South Africa’s parliament votes against Ramaphosa impeachment inquiry


South African President Ramaphosa survived a motion to begin impeachment proceedings against him in a parliamentary vote on Tuesday.

The move was widely expected after the top leadership of the African National Congress (ANC) urged its parliamentary group to block the probe.

One by one, MPs were asked to cast their votes in person after requests for a secret ballot were rejected by the Speaker of Parliament.

There were a few yes votes from ANC members and a few no-shows, but their faction was largely cohesive. The opposition parties were largely in agreement to call for impeachment proceedings. Voting required a simple majority.

The vote came after an independent panel found initial evidence that he may have broken his oath of office.

The findings stem from an ongoing scandal surrounding the theft of more than $500,000 in cash from his private game farm in 2020. The cash was stuffed into a leather sofa, according to the panel’s investigation.

The panel, led by a former chief justice, found that the crime was not reported to the police and that there was a “conscious decision to keep the investigation secret”.

After initial speculation about his resignation, Ramaphosa’s lawyers have sought to challenge the panel’s findings in court. The President has repeatedly denied allegations that the money came from the sale of wild animals at his Phala Phala farm.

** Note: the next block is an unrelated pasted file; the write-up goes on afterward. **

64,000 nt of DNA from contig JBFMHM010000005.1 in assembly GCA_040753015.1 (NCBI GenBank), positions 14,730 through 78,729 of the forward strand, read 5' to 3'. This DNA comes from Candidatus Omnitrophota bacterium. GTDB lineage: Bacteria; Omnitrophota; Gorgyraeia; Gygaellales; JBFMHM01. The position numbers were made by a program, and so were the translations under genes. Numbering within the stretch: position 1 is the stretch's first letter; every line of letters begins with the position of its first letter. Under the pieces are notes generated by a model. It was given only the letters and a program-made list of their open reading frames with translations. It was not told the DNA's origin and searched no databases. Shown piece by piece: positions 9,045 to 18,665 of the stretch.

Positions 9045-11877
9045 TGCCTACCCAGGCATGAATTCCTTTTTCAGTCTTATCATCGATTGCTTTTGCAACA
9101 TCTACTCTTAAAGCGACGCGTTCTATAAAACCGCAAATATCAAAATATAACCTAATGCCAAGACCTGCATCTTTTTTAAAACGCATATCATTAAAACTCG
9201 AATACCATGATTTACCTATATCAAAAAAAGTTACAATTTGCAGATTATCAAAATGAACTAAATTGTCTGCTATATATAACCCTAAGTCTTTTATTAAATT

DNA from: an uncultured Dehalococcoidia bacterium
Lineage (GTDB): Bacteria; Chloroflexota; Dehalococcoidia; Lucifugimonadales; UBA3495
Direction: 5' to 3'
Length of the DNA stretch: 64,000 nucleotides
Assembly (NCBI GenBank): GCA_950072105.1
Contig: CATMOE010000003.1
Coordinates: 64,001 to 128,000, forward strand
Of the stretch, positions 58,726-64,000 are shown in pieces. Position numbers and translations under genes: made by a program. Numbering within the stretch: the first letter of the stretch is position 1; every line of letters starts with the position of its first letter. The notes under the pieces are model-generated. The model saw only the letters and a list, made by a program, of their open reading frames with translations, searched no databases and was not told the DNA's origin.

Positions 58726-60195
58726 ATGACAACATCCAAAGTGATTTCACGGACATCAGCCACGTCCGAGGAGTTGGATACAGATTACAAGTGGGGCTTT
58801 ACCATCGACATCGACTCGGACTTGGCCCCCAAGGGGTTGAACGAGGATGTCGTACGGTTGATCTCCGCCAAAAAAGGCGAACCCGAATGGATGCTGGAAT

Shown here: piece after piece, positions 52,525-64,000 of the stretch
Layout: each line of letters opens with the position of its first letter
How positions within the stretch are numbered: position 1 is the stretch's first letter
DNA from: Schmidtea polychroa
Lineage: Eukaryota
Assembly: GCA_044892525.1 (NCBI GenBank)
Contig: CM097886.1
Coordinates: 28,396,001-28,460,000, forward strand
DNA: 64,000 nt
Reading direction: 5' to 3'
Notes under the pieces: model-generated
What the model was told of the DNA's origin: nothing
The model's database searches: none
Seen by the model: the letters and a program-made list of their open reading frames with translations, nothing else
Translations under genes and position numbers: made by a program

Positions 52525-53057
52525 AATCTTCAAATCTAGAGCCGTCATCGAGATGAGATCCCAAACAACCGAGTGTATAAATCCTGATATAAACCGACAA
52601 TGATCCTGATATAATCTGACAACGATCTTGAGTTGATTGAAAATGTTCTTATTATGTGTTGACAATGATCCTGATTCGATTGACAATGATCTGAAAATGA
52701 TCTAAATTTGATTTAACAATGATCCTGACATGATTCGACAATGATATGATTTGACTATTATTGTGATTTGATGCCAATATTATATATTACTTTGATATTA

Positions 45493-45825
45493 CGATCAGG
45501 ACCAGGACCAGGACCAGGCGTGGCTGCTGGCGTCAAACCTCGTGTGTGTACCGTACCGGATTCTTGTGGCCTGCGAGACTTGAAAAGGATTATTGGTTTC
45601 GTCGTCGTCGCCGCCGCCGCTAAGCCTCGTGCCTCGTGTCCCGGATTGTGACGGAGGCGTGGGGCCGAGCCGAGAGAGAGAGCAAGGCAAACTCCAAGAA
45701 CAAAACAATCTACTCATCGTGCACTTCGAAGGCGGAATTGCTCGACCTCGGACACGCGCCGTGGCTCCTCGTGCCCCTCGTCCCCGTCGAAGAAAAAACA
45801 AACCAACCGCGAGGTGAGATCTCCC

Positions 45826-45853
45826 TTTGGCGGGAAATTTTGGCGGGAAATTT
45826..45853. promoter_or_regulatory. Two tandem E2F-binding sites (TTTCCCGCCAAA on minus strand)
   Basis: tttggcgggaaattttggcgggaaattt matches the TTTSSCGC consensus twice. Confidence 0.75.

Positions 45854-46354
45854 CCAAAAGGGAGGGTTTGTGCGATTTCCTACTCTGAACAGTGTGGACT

Later this week, the president will attend an ANC election conference he is widely expected to win.

The vote was preceded by a lively debate in which opposition party leaders criticized both the President for failing to provide a fuller explanation for the money and the ANC faction for backing him.

“You are so desperate to avoid any kind of investigation into the crimes that have occurred at and in connection with Phala Phala Farm that you have decided to spit in the face of the freedoms and institutions that so many people care for fought and died for,” he told Julius Malema, leader of the Economic Freedom Fighters.

“As long as you have the numbers in Parliament you can make any scandal go away, and if you want to vote like that today, in a unified shield against accountability and oversight, just like you did in the Zuma days, then shame on you.” , said John Steenhuisen, leader of the official opposition Democratic Alliance, referring to Ramaphosa’s predecessor, Jacob Zuma, who was never reprimanded by Parliament but was eventually forced to resign after a corruption scandal.

ANC members said the report did not provide enough evidence to launch an impeachment inquiry. The President could still face several investigations outside of Parliament.

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